In another thread on EccieLeaks, Steel talks about wanting to "shame" the owners of Eccie. "I think that if they can be shamed through the media, especially by the DFW media, that will do the trick," he writes. "Usually the best way to try a case is not in a courtroom, but in the court of public opinion." He promised a "major story" on Eccie soon.

Another poster encouraged him to also write letters to the editor and post multiple comments on every story about the lawsuit, including personal information about the people that Steel claims run Eccie. "If you happen to have any spouse information or their children's full names, be sure to include that also because kids tend to Google each other all the time," that poster wrote. "Phone numbers? Include them!"

"A story like this could grab the front page of the Observer," another poster added. "Be sure to mention that the site promotes underage prostitution, tie in with the BackPage/Craigslist hooker witchhunt ... and add in human trafficking, and you are guaranteed a story." (Editor's note: Throw in a JWP connection and we might rename the paper in your honor.)

Hutcherson says his clients aren't involved in running an escort service.

"The answer to that is no," he says. "Emphatically no. Ty Steel has said that my clients are affiliated with certain spas and those are false statements. That is not true. They do own and operate this review site. They provide a forum where people can express their free speech and talk about these things, but that's all they do. They don't run any escort business, spa, massage parlor, anything like that. Their involvement is strictly limited to operating this website."

Hutcherson says his clients are also concerned about EccieLeaks. "We don't know who's behind it. But on Eccie, which is my client's site, they have content available to the public and what they would call premium content. You have to pay money for that. EccieLeaks have copied 80,000 pages from Eccie.net and posted that. Ty Steel says he has nothing to do with that. There's no way to verify that. Our suspicion is that it's somebody else and Ty Steel is limited to what he's posting on Blogger. He has also made a lot of posts on EccieLeaks."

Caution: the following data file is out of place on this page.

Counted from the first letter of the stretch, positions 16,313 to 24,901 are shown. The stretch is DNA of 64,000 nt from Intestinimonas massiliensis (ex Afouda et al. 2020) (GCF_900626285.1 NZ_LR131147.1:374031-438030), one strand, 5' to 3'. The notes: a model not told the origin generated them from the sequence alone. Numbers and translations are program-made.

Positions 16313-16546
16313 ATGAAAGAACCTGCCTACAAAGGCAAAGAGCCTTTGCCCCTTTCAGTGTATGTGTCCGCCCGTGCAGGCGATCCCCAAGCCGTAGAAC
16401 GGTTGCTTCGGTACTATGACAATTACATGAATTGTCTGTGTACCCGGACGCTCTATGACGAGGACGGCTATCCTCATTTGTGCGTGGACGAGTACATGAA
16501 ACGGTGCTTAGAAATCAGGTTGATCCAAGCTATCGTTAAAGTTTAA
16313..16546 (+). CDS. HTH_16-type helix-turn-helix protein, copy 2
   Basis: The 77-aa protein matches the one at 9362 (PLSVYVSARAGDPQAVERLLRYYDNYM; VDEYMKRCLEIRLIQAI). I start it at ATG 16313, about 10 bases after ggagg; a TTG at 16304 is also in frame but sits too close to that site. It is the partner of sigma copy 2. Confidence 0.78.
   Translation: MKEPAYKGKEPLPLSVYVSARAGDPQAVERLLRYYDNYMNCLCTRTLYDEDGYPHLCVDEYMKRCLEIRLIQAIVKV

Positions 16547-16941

He added that there are "some things in the works" with respect to EccieLeaks. Like trying to take the site down?

"To a certain extent," Hutcherson says. "It's copied a substantial portion of the website. There are issues related to terms of use."

In the same thread on EccieLeaks where Steel discusses the case and media coverage of it, he calls one of the alleged owners of Eccie his "puppet," adding: "I'm the one pulling your strings, and I continue to make you dance around for me like the puppet that you are." Later, he promises that, "If for some reason this court case does go into full swing, I promise that all will be revealed."

Indeed. A hearing is set for July 11 to consider KCN's motion to compel Google to turn over Steel's IP address information. "I'm very confident the court's going to rule in our favor," Hutcherson says. "Once that's done, Google will probably turn the info over right away."